Autor: Harry Dunphy Fuente: Wire.ap.org

WASHINGTON (AP) — The Bush administration, in a victory for social conservatives who oppose abortion, will withhold $34 million that had been earmarked for U.N. family planning programs overseas. Instead, the money will go to international child survival and health programs of the U.S. Agency for International Development, officials said Monday.

Critics of the decision said it was driven by politics and vowed to fight to ensure funding for the U.N. program. U.N. Secretary-General Kofi Annan said he was disappointed and China said it hoped the decision will be changed.

``Women and children will die because of this decision,'' said Thoraya Obaid, executive director of the U.N. fund. She questioned why the administration cut off aid to all countries, when in the past, the fund has simply promised not to spend the money in China. A State Department fact-finding team recommended the administration maintain the earlier arrangement.

But State spokesman Richard Boucher, in announcing the decision, said the administration considered the law and other factors and concluded ``that the U.N. Population Fund moneys go to Chinese agencies that carry out coercive programs'' that involve abortion.

The White House was involved in the decision and President Bush supported the action, he said.

White House officials privately said conservative activists have pressured the administration for months to prove Bush's anti-abortion credentials by permanently denying money to the U.N. fund, which helps countries with reproductive and sexual health, family planning and population strategy.

Conservatives helped Bush win the presidency and political advisers have tended to them. But the family planning decision could damage Bush's standing with moderates and women who weigh the issue of abortion rights heavily when they vote.

White House spokesman Scott McClellan said the State Department ``made a decision based on the law and the law is clear that we cannot use federal tax dollars to support or fund organizations abroad that support or fund coerced abortions.'' The Kemp-Kasten amendment was passed in 1985.

He dismissed allegations of political motivations.

Reading from the report of a U.S. government fact-finding team that traveled to China in May, McClellan said: ``The population programs of the People's Republic of China retain coercive elements in law and in practice.''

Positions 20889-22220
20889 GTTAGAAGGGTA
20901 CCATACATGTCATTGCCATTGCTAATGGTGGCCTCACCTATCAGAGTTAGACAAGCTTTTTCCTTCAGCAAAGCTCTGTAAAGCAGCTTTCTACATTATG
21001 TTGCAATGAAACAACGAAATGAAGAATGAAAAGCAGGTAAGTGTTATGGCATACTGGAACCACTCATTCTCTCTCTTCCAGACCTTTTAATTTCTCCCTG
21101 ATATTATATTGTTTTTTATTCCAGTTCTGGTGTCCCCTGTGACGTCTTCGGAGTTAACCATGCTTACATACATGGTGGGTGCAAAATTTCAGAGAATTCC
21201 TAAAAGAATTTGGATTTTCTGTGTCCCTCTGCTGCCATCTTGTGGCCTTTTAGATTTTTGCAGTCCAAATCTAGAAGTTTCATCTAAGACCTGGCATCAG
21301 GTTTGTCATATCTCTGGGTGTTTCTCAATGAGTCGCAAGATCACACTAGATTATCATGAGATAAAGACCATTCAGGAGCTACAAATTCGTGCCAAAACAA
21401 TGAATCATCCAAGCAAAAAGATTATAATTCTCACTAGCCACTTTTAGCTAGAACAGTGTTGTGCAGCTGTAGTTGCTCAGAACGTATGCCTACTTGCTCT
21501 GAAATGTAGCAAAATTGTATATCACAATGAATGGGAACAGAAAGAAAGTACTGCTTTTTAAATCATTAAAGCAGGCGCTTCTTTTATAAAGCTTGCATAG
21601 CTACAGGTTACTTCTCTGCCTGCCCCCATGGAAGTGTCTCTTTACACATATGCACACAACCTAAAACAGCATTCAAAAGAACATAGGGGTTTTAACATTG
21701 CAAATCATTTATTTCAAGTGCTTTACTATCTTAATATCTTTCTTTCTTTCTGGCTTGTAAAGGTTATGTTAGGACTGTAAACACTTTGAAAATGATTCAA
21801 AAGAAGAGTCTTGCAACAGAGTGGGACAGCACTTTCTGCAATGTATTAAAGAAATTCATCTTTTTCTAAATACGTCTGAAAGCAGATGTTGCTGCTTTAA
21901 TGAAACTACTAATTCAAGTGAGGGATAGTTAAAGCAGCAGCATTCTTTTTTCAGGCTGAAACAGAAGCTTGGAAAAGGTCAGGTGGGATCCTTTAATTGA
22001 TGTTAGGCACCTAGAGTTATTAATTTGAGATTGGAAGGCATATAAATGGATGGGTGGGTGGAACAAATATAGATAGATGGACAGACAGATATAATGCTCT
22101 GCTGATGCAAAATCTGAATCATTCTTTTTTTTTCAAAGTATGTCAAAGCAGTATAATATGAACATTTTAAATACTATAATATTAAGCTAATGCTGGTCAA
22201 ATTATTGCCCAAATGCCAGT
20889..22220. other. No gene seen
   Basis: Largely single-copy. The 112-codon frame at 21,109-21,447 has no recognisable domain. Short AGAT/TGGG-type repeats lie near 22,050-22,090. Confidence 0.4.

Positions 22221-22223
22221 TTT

The same report found no evidence that the U.N. fund has ``knowingly supported or participated in the management of a program of coercive abortion or involuntary sterilization'' in China.

The team recommended that the administration release up to $34 million but that ``no U.S. government funds be allocated for population programs in the PRC.''

In testimony to the Senate last year, Secretary of State Colin Powell called the fund invaluable. In explaining Monday's decision to Senate appropriators, however, Powell said China imposes ``severe penalties on women who have unapproved births.''

``This regime plainly operates to coerce pregnant women to have abortions in order to avoid the penalties and therefore amounts to a `program of coercive abortion,''' he wrote.

The White House tried mightily to distance Bush from the matter, even though Kemp-Kasten specifies that such decisions be ``determined by the president of the United States.'' Before the announcement, White House spokesman Ari Fleischer sidestepped nearly a dozen questions about Bush's role in the decision, deflecting repeatedly to the State Department.

Rep. Nita M Lowey, D.-N.Y., called the decision ``an absolute outrage. Apparently no price is too high for this administration when it comes to political payoffs.'' As a member of the House Appropriations foreign operations subcommittee that oversees the program, she said, ``I will fight tooth and nail to ensure (the U.N. program) gets funding.''

Rep. Carolyn Mahoney, D-N.Y., attributed the move to ``the White House's mindless zeal to take care of their right-wing base.''

But House Majority Whip Tom DeLay, R-Texas, endorsed the administration's decision, saying: ``American tax dollars shouldn't fund a program that carries out the systematic destruction of human life by performing forced abortions and sterilizing women against their will.''

Lawmakers had raised the sum to $34 million after Bush proposed $25 million for the organization, slightly more than the previous year.

At the United Nations, Annan told CNN the population fund ``does very essential work and we have made it clear that it does not go around encouraging abortions. It gives good advice to women on reproductive health and does good work around the world, including in China.''

He said the United Nations would look for other donors to make up the difference.

Chinese Embassy spokesman Xie Feng told a news conference, ``We hope this decision will be changed.'' He said China uses encouragement, not coercion, to keep population rates down.
On the Net: Summary of State Department fact-finding team's report: http://www.house.gov/maloney/issues/UNFPA/unfpausreport.pdf
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